Popular pro-democracy media personality, Jimmy Lai, has been indicted under the new Chinese security law. The 73-year-old activist faces up to a lifetime of imprisonment for allegedly colluding with foreign bodies against the Chinese Communist Party. Lai is the owner of Apple Daily newspaper which reported the indictment on Friday, stating that a source within the Hong Kong Police Department had revealed the charges.
Lai has been very vocal in his condemnation of the anti-democratic practices of Beijing. The newspaper tycoon is the first high-profile personality to be indicted under the new security law which was imposed on Hong Kong in June. Lai used his resources and his newspaper to aid the activities of the pro-democratic protests that swept the city last year.
Many people familiar with the case have expressed opinions that the Chinese government is only trying to hold Lai responsible for his role in the protests, as the charges leveled against him occurred before the security law was passed. The Chinese government did not state that the law is retroactive; and the tycoon promised after the law was passed in June that he would be careful of his utterances and actions, Yahoo reports.
The government announced that the security law will be used to try offenders suspected to be involved in activities that amount to efforts to secede, subvert the laws, terrorize the country or collude with foreign bodies. Such offenders face up to a life imprisonment sentence. Activists and Western world leaders have condemned the law which has been imposed on Hong Kong. The city is a semi-independent city ruled by the Chinese government in Beijing.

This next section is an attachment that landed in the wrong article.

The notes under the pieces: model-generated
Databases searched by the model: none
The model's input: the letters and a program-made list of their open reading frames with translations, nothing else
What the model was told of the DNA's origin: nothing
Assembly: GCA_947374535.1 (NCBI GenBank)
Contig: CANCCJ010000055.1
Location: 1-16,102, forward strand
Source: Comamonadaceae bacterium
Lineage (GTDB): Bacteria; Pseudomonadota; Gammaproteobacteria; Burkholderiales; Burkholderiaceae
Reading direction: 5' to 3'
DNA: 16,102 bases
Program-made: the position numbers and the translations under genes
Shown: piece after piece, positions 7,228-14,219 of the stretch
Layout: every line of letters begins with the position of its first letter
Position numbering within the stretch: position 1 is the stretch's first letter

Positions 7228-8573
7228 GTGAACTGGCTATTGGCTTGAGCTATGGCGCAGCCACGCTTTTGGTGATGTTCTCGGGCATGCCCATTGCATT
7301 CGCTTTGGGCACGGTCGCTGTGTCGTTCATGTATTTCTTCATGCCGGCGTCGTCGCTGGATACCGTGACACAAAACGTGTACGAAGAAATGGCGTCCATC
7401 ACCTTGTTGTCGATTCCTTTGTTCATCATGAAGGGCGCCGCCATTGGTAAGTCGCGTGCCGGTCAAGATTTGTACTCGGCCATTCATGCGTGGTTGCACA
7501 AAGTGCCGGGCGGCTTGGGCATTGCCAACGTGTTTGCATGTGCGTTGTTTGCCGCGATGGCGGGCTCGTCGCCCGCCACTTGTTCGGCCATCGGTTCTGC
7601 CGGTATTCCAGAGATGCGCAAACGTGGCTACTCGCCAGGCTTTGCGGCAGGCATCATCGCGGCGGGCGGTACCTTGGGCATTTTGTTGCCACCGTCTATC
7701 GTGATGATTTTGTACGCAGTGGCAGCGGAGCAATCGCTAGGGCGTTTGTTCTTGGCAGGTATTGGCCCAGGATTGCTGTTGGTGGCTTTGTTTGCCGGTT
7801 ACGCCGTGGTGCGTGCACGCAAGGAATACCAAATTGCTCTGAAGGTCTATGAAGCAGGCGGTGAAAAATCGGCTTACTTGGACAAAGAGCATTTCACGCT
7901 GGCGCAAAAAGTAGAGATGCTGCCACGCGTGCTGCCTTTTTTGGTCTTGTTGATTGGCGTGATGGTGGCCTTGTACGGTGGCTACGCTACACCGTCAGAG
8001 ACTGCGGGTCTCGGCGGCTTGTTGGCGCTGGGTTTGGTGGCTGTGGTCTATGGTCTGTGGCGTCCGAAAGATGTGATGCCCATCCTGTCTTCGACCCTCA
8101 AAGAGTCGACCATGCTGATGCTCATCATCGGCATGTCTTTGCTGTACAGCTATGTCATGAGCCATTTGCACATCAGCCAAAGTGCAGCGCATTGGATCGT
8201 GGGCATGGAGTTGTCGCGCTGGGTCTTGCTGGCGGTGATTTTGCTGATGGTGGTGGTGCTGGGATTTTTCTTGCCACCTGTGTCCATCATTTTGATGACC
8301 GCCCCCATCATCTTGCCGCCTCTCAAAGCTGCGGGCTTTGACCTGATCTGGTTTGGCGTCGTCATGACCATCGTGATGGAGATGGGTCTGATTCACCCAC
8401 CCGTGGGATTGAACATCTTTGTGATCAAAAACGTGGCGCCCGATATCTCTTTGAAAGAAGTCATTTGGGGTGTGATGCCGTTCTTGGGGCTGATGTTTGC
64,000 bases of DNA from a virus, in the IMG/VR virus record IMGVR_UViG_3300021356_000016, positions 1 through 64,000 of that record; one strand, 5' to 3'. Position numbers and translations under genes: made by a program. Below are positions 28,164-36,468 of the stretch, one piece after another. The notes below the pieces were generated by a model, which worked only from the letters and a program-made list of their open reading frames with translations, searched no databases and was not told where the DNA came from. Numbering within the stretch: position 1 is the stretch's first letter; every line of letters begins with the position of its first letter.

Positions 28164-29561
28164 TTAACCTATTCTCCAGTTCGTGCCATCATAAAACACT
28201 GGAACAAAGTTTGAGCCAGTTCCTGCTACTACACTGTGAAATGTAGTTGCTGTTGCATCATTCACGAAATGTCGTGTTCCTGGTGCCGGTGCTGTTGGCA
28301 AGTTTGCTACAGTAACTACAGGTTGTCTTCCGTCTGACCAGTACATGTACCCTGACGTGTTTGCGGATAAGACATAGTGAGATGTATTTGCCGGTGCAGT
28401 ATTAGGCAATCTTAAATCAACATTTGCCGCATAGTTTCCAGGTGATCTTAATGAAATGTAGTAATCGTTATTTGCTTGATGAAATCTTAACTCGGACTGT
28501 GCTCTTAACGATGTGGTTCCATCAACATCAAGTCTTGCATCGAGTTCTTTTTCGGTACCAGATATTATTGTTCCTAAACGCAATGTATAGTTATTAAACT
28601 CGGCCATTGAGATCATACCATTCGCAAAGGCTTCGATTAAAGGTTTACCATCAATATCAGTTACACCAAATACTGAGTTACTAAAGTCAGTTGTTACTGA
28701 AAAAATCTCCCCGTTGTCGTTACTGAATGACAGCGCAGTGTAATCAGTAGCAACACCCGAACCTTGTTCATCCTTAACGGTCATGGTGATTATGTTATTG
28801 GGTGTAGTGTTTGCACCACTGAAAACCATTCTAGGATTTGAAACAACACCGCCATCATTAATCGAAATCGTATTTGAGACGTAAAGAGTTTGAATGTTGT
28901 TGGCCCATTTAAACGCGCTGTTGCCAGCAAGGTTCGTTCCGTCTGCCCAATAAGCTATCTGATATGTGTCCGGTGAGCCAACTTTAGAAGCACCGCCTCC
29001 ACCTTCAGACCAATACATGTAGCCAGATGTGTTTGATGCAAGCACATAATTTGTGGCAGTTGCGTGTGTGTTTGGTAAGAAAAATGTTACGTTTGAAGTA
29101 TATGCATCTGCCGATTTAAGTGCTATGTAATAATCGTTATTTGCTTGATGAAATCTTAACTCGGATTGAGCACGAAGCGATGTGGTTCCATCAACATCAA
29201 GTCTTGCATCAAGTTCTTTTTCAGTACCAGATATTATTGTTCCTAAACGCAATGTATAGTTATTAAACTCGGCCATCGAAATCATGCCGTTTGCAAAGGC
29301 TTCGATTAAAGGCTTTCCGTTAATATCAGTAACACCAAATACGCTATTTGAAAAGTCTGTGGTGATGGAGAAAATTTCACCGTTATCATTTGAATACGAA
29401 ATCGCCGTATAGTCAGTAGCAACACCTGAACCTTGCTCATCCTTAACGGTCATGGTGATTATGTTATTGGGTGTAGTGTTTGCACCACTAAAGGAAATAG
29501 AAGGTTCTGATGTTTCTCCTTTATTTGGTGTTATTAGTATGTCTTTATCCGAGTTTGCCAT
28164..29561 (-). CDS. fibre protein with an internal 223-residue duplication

Officials in Hong Kong and Beijing have tried to defend the new security law stating that it was necessary to block the gaps in the national security defenses in the city. The gaps, according to the officials, were caused by the months of the occasionally violent demonstrations that started in June 2019. The Hong Kong protesters are agitating against plans to extradite criminal suspects into Mainland China.
The city’s residents enjoy more freedom than those in Mainland China and wish for it to remain that way. Lai and his Next Media Group have been helping the demonstrators take their agitations to the rest of the world, a move which Beijing wants to punish him for. The new security law contravenes the rights that were guaranteed to residents of Hong Kong when it stopped being a British colony in 1997.
In the wake of the protests, city authorities have dismissed pro-democracy lawmakers, and arrested activists leading the protests, jailing some of them. Lai was arrested in August after about 200 police officers stormed one of his buildings arresting nine males and one female. The police said that they were suspected of different charges including “colluding with foreign governments” to disturb national security.
Lai paid a visit to the United States in 2019 and met with Secretary of State Mike Pompeo and Vice President Mike Pence. The purpose of the meeting was to urge the country to support protests against the extradition bill.